Is the American economy finally starting to turn the corner into a real recovery? We now have one more indicator pointing in that direction. The May 2015 Institute for Supply Management (ISM) manufacturing report shows an uptick in manufacturing growth for the first time since October 2014.
The PMI (Purchasing Manager's Index) composite came in at 52.8, beating estimates of 52.0 and topping the April reading of 51.5. Readings over 50 in the PMI indicate expansion in factory output. The PMI composite index has been either shrinking or flat since hitting 57.9 in October 2014, so the turnaround is a welcome change indeed.
Part of the problems of the last six months has been attributed to the difficult winter weather and the labor dispute with West Coast ports, but the strong dollar and slow consumer spending have also served to stall manufacturing growth rates.
How important was it for the PMI to break the sinking trend and stay above 50? To put the value in perspective, since July 2009 there has been only one month with a reading below 50 — November 2012 at 48.9. In other words, we have had manufacturing growth (values over 50) for 69 out of the past 70 months; it just has not been very strong growth on average. The July value represented the breakpoint coming out of the Great Recession beginning in late 2007, during which the index sank to 33.1 in December 2008.
As well as reflecting tangible manufacturing improvements, PMI growth has great psychological value for the markets. It provides guidance on overall economic health, but since it is retrospective, trends are more important than any individual value.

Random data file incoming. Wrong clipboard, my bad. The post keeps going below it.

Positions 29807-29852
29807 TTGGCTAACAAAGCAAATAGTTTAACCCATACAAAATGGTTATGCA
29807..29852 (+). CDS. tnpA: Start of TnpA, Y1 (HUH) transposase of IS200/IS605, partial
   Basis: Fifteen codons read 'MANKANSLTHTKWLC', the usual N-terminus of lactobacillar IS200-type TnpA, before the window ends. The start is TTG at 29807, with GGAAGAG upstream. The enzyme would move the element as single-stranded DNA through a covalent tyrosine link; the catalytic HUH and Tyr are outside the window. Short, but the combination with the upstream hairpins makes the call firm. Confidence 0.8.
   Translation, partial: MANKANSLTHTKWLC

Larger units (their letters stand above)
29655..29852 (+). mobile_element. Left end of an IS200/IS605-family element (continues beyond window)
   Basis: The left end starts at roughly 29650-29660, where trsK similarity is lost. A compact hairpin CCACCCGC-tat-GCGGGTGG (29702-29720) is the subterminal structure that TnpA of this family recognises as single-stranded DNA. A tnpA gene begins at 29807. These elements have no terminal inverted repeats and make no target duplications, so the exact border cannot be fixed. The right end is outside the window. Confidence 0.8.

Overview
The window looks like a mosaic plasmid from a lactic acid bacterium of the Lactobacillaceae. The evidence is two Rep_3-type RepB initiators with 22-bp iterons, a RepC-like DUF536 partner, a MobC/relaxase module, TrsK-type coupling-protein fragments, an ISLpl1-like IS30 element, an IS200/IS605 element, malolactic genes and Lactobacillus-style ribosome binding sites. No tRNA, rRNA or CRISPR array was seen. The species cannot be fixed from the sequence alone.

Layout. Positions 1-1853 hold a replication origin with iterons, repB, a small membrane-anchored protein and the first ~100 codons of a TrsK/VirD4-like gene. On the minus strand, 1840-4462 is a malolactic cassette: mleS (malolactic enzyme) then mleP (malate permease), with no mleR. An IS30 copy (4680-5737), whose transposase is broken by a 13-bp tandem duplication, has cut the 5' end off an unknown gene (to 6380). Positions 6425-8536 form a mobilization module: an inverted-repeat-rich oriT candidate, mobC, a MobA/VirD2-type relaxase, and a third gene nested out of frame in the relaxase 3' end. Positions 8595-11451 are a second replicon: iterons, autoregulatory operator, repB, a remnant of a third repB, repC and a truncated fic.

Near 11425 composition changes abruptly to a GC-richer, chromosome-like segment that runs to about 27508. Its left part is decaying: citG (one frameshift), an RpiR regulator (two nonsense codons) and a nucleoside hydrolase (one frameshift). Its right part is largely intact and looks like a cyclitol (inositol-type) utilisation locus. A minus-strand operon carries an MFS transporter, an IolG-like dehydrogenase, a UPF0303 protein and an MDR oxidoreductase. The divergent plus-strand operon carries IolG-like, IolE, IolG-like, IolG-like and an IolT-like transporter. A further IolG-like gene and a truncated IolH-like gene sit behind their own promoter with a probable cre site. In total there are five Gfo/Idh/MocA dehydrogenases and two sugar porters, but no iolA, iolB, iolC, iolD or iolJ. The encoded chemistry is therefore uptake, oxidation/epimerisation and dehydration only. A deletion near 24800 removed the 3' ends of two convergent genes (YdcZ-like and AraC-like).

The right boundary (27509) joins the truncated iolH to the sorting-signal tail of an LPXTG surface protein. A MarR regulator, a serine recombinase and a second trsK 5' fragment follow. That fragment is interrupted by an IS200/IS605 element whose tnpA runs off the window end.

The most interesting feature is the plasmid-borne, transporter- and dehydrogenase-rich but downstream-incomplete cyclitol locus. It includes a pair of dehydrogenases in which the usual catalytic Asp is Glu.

The composite index consolidates multiple index factors, including new orders, inventory, production, deliveries from suppliers, prices paid, backlogs of orders, and employment. Looking at the individual components (which all have similar scales with 50 as the benchmark), the picture is still positive overall but somewhat mixed.
The employment index rose above 50 to 51.7 percent, indicating hiring instead of contraction, which is particularly good news for most Americans. New orders, a forward indicator, had their best reading since December at 55.8. Raw material prices (the prices paid) are still lowering at 49.5, just not at the previous rate (40.5 in April). Raw material inventories and order backlogs are growing while customer inventories are shrinking, setting the conditions for an even greater rate of manufacturing growth — assuming continued demand warrants it.
The concerns on future manufacturing growth are focused on the demand side. Consumers are still refusing to increase spending, defying economist's predictions that the windfall from lower gas prices would be mostly directed back into spending instead of savings or debt payments. Personal consumption expenditures (PCE), or consumer spending as defined by the Bureau of Economic Analysis (BEA) in their reports, remain stubbornly low after a slight uptick in March raised hopes.
On the macro scale, the dollar is remaining willfully strong, which depresses factory outputs by making exports more expensive. The trend has flattened out, with the U.S. Dollar Index (DXY) trading in the 95-96 range as of this writing, down slightly from peaks around 100. Anemic economic strength worldwide should keep the dollar high for some time.
Overall, things look better for American manufacturing. As expressed by Jim O'Sullivan of High Frequency Economics, the figures are "suggesting that weakness in manufacturing is past its peak." We may not be completely out of the woods yet, but at least we can see the edge of the forest from here.
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